Moments after raping and pillaging an entire war-torn town, soldiers from some unnamed battalion gather in silence around a piano, surrounded by empty wreckage, as one of the men plays a solemn tune. Then they’re baptized. In another time and place, protestors are carted away by police forces, but as the van incarcerating them drives off, the camera lingers on a group of tai chi practitioners standing nearby. In the city, a homeless man gets flattened to pancake proportions by a bulldozer, only to be salved by other pedestrians who slip him under a doorstep. These are just a few of the sublimely ridiculous moment in Georgian-French director Otar Iosseliani’s “Winter Song,” an alternately tragic and funny odyssey from a master of striking that balance. But while in tune with his many other films, “Winter Song” remains fully enjoyable on its own terms.
The 81-year-old filmmaker’s first feature since 2010’s “Chantrapa,” Iosseliani’s narrative eventually settles into a disarming buddy comedy featuring two older men (Amiran Amiranashvili and legendary French funny man Pierre Étaix). The duo find themselves caught between their rebellious tendencies — spying on neighbors, participating in protests — and their youthful energy as they wander around town engaging in various misadventures.
From the confines of this disarming scenario, Iosseliani builds a spellbinding world, where the seemingly barren wall of a building can suddenly develop a magical door to an outdoor wonderland, and top hats can flutter down the street in harmony following a gust of wind. The loose set of events intersect at various satisfying points, with the ambivalence of a local despot having a direct impact on the fate of the movie’s doleful protagonists, but “Winter Song” largely resists narrow storytelling methods in favor of countless digressions.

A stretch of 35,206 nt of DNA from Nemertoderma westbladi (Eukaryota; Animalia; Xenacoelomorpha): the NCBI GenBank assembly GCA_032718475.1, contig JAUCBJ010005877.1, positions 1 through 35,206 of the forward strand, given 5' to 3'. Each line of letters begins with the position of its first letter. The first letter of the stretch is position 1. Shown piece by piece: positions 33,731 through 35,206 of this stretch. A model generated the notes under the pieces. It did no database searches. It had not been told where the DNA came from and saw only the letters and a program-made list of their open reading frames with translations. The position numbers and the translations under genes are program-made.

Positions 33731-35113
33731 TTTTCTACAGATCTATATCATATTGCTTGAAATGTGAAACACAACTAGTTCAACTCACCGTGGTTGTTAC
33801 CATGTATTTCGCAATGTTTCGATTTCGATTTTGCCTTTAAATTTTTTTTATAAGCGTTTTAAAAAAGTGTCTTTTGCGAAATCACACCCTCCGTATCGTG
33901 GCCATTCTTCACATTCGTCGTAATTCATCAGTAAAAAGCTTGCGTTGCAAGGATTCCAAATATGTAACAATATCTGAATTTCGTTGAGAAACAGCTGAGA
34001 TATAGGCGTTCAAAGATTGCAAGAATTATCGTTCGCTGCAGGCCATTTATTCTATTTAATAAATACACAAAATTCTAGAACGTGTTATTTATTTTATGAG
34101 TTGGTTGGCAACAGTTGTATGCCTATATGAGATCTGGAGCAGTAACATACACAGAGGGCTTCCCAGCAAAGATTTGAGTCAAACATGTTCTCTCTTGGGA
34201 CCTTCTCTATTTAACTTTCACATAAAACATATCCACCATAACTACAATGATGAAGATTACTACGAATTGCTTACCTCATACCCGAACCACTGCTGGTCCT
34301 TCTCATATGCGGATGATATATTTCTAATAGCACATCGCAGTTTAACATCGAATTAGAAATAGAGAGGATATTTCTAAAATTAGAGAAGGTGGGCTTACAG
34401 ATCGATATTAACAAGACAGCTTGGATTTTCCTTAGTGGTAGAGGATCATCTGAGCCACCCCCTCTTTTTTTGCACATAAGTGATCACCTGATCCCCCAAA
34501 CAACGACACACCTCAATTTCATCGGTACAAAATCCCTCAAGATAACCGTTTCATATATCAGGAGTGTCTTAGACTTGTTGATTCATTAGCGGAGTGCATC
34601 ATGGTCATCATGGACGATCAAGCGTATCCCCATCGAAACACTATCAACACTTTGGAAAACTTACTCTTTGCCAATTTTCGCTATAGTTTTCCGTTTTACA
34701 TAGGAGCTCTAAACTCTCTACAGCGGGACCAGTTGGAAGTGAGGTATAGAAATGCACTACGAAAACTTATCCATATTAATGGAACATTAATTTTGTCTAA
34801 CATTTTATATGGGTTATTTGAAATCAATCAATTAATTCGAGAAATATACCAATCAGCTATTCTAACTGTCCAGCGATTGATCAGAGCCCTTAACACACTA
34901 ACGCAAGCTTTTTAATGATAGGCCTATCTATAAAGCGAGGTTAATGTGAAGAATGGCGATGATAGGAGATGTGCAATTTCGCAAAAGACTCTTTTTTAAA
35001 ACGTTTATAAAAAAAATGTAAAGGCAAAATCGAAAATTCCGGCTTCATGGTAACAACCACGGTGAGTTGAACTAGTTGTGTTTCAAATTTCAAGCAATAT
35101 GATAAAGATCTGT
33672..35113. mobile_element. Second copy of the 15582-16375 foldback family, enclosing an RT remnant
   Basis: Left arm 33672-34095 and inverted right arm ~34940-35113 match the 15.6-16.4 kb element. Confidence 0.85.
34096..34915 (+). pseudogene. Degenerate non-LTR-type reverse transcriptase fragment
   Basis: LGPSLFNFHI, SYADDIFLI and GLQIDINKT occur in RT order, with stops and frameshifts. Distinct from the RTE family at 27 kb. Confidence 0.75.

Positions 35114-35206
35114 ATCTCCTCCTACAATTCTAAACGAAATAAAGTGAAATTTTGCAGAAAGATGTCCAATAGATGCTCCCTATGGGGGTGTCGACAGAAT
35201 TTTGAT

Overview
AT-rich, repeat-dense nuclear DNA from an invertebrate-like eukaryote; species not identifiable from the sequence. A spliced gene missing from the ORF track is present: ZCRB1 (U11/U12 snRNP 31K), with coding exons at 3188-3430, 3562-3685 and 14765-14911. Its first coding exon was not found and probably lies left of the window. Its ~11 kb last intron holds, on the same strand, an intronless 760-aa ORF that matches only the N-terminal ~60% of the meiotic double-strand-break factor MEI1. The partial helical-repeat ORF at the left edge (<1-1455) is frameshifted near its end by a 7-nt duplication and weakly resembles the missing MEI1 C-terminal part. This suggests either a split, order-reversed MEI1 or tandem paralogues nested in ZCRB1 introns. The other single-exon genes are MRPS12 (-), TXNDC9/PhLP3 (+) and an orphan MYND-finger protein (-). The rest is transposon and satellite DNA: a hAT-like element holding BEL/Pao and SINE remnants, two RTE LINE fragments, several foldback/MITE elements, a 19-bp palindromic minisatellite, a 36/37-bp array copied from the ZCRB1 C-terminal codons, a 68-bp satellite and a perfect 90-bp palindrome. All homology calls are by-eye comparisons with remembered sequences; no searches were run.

Iosseliani’s indelible style connects the dots between the visual gags of silent slapstick maestro Buster Keaton and the aural innovations that Jacques Tati brought to the table. The director’s largely static framings and deadpan storytelling has a kinship with Sweden’s Roy Andersson. Mostly, though, “Winter Song” belongs to Iosseliani’s own spiraling filmography, which covers more than five decades.
Despite the gentle, bittersweet tone, Iosseliani’s work tends to possess a polemical slant that stretches back to 1961’s “There Once Was a Singing Blackbird.” In many of his films, provincial and urban worlds collide as the search for happiness is interrupted by constant distractions both institutional and personal alike.
“Winter Song” is no exception, but that hardly makes it a tossed-off refashioning of familiar motifs. Regardless of the numerous detours, it sticks with a consistent world, in which its lovable aging leads present an infectious attitude even as various strange and sometimes menacing events pile up.
These range from their building’s concierge apparently smuggling a bazooka gun with nameless hoods in exchange for…books, and neighborhood thieves on rollerblades who operate with remarkable precision. There’s a young man attempting to woo the daughter of a local politician, a quest that falls flat until the main duo advise him to tell her about his disdain for Beethoven. Looming above it all is the girl’s father, a mean-spirited bureaucrat who spends his days floating in a pool but ultimately winds up in a sewer. Oh, and let’s not forget the runaway cow.
While various fragments swirl about, Iosseliani directs the proceedings with a straightforward approach that holds them together. Generally regarding his characters from afar in long takes, they often resemble the wide-eyed subjects of a whimsical New Yorker cartoon, wandering within the confines of the frame and a joke that seems funny even as it carries a deeper message.
At times, “Winter Song” does suffer from a few too many tangents for its own good. By the time Mathieu Amalric crops up in a fleeting role, “Winter Song” has already developed a crowded ensemble. Still, the movie is carried by its inspired vision throughout, thanks to Iosseliani’s unique ability to ceaselessly move in surprising directions. Even as it ends with a shrug, the finale has a certain understated poignance: Iosseliani suggests that while the universe may contain endless hurdles, life always goes on.
“Winter Song” premiered this week at the Locarno Film Festival. It does not currently have U.S. distribution.